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I am an beginner in text generation and and deep-learing but I like to get in touch with it. Currently I am learing about LSTM networks and VAEs for text generation. I would like to read a sequence at once and output another sequence. What I learned from this post is that the input shape should be 3D. Since my text data is 2D I want to reshape it. But this is now the confusing part. As I have training data with the shape of (nb_sequences, max_seq_lenth) = (274, 95). As the post pointed out, it would be important to reshape the data to a format of input = (nb_sequence, nb_timestep, nb_feature) with nb_sequence being the number of sequences (274), nb_timestep the length of the sequence (95) and nb_feature the number of features describing a sequence at a timestep, right?

I have two questions here:

1). How to reshape properly? My vocab size is 359 which I imagined (obviously wrong) to be the number of the features. --> input = (274, 95, 359). This is not possible since an array of 274*95 = 26030 can't be reshaped into (274, 95, 359).

If I take the number of diffrent words my sequences are containing, wouldn't it lead to some erros since sentences do not consist out of the same words naturally? Meaning that I would have a variable feature number with each sequence?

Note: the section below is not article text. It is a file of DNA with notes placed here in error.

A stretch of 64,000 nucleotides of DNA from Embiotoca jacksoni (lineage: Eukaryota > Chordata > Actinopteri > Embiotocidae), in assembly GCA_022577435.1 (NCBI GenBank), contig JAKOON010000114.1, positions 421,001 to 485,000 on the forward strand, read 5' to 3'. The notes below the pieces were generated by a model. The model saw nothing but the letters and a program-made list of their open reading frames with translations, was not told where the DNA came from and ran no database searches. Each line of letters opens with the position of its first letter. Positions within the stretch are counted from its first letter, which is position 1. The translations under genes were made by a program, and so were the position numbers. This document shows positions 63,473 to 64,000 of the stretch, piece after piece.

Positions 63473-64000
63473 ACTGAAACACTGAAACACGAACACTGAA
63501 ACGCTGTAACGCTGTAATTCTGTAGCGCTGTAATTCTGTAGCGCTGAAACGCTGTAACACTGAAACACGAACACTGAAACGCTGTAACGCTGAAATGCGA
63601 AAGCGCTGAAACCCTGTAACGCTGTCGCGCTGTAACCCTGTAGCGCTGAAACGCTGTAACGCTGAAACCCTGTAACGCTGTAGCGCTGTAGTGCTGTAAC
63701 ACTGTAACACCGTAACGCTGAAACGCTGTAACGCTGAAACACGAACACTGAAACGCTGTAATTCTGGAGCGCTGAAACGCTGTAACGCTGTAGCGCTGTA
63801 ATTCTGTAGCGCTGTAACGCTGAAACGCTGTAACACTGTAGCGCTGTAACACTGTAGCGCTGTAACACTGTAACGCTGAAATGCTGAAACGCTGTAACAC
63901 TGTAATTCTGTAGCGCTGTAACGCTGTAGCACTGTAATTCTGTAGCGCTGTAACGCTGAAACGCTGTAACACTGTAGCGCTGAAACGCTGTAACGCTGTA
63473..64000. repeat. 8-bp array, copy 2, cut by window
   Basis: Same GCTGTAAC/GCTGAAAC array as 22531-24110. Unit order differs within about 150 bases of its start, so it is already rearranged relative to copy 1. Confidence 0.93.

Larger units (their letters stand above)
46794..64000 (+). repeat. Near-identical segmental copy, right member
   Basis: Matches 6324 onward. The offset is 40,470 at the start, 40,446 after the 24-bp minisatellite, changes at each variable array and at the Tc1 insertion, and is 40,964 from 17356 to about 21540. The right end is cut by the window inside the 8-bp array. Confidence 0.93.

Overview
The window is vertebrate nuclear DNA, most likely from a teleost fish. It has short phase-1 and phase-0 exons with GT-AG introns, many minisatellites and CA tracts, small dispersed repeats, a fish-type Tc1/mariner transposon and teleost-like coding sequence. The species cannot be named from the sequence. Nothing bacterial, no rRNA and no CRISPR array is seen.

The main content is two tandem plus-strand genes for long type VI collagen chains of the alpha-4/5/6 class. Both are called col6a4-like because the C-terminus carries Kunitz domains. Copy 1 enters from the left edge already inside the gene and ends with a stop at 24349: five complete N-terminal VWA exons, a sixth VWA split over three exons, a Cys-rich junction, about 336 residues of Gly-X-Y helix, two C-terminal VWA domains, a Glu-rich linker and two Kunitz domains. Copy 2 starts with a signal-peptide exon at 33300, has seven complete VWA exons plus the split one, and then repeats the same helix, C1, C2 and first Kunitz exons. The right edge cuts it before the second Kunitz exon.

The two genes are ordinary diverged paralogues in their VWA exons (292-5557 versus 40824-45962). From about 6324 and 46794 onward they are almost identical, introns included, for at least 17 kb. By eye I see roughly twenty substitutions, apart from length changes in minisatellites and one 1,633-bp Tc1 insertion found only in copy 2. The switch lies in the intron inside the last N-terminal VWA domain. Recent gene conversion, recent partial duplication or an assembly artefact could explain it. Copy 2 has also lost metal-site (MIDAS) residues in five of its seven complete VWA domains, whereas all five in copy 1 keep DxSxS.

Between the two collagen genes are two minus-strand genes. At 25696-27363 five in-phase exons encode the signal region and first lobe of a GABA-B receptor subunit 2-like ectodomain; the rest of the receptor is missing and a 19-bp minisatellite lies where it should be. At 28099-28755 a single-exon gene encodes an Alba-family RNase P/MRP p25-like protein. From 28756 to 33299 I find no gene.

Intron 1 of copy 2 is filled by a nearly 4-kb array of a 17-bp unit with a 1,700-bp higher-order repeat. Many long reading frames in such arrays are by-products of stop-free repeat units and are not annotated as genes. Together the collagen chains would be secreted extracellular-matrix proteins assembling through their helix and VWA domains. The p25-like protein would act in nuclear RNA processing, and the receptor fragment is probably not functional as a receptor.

2). How would one realize the problem I am facing? I read about one-hot encoding the sequences. This might solve the problem I have regarding question 1), but as far as I understand this would lead me to a quite inefficient way of predicting sequences as I want to handle more data. Is there any suggestion how to do it in a effient way?

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The input to an LSTM must be a batch of sequences of vectors of real numbers, i.e. 3D tensor). Textual inputs are discrete tokens, so they are a batch of sequences of integers (indexes to the vocabulary table), i.e. a 2D tensor.

Before any reshaping, you must transform each integer value into a vector. For that, the usual approaches are one-hot encoding and embedding tables:

  • With one-hot encoding, you encode each integer index as a vector with 359 elements, where all are 0s except the position at the integer index, which is a 1.

  • With an embedding table, you keep a table with 359 vectors of an arbitrary dimensionality (the embedding size).

In either case, you get the "extra dimension" that you were lacking with integer indices.

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  • $\begingroup$ do you have a suggestion, where I can read about losses and metrics used for text generation? I also find this quite confusing because in the posts and papers I read, the most people don't tell why they are using a specific loss function $\endgroup$
    – Tim
    May 21 at 6:42
  • $\begingroup$ The loss for text generation is almost always the categorical cross-entropy, which is appropriate for discrete token selection. About performance metrics, this depends on the actual task, and it is normally a "cultural thing". For instance, in machine translation, we use the BLEU score; we know it is flawed, but the alternatives are more complex and also have flaws. $\endgroup$
    – noe
    May 21 at 7:16

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